When the Bengals chose P.J. Dawson with the final pick of the third round in this year’s draft, NFL Network draft guru Mike Mayock called him, “the most instinctive linebacker I saw on tape this year.”
Three months later after OTAs, minicamps, and a week of training camp, Bengals players and coaches are saying similar things.
“He’s a savvy player and knows how to get to the ball,” said linebacker Vinny Rey. “He understands football – I can tell he’s been playing football for a while.”
“The knock on him coming out of TCU is that he didn’t test well at the combine, but every linebacker coach around the league that watched the film said, ‘This kid is the best player,’” said linebackers coach Matt Burke. “He naturally has a feel for the game. He sees plays develop and has an understanding of route concepts and that stuff can be hard to teach.”
Dawson says that his instincts on defense are the product of playing on the other side of the ball.
“I feel like it comes from me playing wide receiver in high school,” he told me. “Being on the offensive side helped me learn how offenses work. They don’t do things for no reason. Wherever they send the fullback or the puller, that’s usually where the play is going. I try to make it as simple as possible.”
But learning an NFL defense in your first training camp is anything but simple.
“It’s the normal learning curve for all rookies,” said Burke. “He has to learn the details and make sure he’s on the same page with what we’re trying to get accomplished. Right now he might be doing his own thing when he goes and makes a play.”
“Even though he’s learning all these things for the first time he still maintains his savviness,” said Rey. “He’s not playing like a robot.”
The 22-year-old says that the Bengals defense is actually easier to pick up than the one he learned before earning Big 12 Defensive Player of the Year honors at TCU last year.
“It’s the wording,” said Dawson. “Just the terms that they use and learning the minor details. It’s the language – that’s all it is.”
With experienced linebackers like A.J. Hawk, Rey Maualuga, and Vontaze Burfict on the roster, Dawson has plenty of available teachers.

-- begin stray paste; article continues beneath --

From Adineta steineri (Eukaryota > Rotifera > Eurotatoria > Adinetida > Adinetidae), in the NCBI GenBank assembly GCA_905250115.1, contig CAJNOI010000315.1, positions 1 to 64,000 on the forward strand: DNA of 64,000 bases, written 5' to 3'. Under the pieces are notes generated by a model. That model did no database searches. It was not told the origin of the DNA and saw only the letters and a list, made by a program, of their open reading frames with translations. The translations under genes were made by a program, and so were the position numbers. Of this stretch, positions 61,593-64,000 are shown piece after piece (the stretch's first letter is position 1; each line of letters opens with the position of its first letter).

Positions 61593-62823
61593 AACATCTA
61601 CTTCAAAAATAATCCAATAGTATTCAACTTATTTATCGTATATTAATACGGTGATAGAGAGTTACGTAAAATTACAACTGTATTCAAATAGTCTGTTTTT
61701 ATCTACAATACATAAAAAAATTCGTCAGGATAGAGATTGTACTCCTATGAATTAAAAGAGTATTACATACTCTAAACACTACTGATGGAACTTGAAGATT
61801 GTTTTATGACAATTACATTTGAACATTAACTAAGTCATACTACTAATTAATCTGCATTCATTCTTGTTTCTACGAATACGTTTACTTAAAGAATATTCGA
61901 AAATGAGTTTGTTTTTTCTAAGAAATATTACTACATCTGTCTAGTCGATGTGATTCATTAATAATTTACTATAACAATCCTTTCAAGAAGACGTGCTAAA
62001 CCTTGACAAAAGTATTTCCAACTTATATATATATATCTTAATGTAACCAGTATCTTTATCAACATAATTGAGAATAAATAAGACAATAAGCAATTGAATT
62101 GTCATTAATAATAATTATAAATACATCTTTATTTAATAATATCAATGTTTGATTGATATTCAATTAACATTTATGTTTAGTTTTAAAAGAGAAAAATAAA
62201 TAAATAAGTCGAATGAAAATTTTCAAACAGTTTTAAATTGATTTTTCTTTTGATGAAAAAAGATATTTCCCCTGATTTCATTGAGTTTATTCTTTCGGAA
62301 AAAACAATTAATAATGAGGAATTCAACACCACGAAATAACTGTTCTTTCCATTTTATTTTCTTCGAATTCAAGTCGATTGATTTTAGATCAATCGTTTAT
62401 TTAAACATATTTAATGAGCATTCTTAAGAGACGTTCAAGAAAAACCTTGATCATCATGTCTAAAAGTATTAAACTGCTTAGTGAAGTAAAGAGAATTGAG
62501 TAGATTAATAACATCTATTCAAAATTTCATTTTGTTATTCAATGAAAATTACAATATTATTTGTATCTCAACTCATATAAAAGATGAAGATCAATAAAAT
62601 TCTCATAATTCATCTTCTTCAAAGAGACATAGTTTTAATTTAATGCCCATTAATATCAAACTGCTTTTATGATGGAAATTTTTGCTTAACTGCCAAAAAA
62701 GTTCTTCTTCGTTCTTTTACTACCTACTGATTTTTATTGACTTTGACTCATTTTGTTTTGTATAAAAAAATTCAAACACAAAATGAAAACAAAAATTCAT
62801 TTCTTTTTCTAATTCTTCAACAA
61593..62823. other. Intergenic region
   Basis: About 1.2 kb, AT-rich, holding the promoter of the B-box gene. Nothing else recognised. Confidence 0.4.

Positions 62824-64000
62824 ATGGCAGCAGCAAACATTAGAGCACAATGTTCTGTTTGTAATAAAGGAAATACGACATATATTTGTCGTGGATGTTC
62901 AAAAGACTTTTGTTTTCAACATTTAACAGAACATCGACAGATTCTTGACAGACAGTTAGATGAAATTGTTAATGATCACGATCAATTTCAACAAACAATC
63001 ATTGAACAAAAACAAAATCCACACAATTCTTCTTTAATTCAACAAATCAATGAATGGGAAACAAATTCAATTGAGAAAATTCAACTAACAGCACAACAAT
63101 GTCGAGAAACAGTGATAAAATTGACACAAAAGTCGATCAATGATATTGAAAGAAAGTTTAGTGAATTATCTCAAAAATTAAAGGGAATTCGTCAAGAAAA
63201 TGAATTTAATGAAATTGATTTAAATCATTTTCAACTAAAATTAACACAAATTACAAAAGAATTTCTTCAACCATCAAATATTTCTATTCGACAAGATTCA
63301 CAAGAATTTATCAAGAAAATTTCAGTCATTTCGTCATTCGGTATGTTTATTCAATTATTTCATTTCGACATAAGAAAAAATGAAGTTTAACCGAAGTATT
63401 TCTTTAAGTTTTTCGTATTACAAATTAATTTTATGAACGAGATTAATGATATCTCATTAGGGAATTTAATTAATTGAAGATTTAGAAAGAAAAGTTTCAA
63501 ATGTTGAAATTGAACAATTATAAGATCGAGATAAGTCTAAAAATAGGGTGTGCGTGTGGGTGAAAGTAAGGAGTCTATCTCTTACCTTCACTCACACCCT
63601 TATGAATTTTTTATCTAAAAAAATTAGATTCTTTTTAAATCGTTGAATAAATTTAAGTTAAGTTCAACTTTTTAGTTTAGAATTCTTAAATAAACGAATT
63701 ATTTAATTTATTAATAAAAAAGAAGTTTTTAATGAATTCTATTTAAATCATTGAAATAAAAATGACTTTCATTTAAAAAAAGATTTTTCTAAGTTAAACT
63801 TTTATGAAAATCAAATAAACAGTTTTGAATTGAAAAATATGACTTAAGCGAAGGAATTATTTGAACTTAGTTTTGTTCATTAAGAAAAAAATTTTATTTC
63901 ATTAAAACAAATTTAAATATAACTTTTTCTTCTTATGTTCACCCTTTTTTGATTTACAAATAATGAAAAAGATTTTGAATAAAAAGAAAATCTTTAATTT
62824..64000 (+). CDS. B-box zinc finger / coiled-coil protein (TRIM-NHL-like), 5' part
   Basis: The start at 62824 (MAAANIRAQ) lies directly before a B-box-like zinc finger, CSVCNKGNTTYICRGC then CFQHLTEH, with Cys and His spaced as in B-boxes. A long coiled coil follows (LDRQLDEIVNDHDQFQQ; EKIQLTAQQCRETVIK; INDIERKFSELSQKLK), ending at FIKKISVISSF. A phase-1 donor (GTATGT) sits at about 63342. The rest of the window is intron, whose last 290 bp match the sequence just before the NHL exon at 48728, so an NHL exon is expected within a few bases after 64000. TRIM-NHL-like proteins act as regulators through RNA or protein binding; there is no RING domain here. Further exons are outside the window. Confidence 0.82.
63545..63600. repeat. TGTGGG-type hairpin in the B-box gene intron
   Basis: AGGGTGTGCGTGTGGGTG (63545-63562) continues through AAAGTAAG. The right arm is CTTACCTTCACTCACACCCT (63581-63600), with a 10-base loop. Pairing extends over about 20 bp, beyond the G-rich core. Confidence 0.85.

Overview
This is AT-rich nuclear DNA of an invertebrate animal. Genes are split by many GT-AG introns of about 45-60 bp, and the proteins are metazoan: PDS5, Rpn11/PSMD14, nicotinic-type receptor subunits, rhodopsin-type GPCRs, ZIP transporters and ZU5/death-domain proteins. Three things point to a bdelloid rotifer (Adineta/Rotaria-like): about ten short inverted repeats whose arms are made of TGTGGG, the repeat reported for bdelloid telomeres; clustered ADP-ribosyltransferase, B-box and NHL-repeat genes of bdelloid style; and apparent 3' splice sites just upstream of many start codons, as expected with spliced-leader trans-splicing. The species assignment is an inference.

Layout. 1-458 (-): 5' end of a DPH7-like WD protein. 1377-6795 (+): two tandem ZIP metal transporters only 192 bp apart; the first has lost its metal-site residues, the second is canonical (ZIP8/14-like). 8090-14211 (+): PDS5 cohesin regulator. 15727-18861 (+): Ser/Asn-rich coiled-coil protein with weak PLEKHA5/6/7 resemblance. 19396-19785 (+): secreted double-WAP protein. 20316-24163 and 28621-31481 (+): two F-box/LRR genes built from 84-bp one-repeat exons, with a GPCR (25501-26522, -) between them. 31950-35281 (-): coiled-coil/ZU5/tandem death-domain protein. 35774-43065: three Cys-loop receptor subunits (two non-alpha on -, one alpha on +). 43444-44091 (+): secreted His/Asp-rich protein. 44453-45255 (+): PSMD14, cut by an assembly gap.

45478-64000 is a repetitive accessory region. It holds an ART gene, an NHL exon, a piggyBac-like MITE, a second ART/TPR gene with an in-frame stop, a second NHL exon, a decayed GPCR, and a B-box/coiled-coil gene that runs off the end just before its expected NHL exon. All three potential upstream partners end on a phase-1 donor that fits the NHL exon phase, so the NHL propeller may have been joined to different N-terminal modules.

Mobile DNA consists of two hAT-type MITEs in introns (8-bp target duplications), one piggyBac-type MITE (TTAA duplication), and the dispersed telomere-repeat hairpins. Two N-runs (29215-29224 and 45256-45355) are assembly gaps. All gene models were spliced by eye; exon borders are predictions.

“They help me with anything that I need and I appreciate that,” said Dawson. “I feel like I’m going to do the same thing for the next group of rookies coming in.
“I’m also spending a lot of time with the coaches before and after practice trying to get every little extra thing that I can so that I can be ready.”
“I can tell that he’s a quieter guy, but there’s comes a point where you’ve got to start meeting with the coach more and meeting with other guys that see the game from the on-field perspective,” said Rey. “He’s doing that more and more.”
Dawson led the Big 12 in tackles (136) and tackles-for-loss (20) last year and added four interceptions. He’s been compared to Burfict for his playmaking ability and considers that a high compliment.
“I remember when I was watching ‘Hard Knocks’ I saw him and said, ‘Man, that 55 is pretty good.’” said Dawson. “I didn’t even know his name, but he stood out to me. Then I finally met him and I was like, ‘It’s crazy that we’re on the same team.’ It’s a blessing to be here and I’m glad that I can learn from him.”
Dawson is hoping to stand out as well. It’s one of the reasons why he asked be listed as “P.J.” instead of Paul after joining the Bengals.
“I feel more comfortable with P.J. – plus there are a lot of ‘Pauls’ here,” he said. “I didn’t want to be confused for anybody else, so I felt like that would be better.”
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Tags: Bengals, P.J. Dawson
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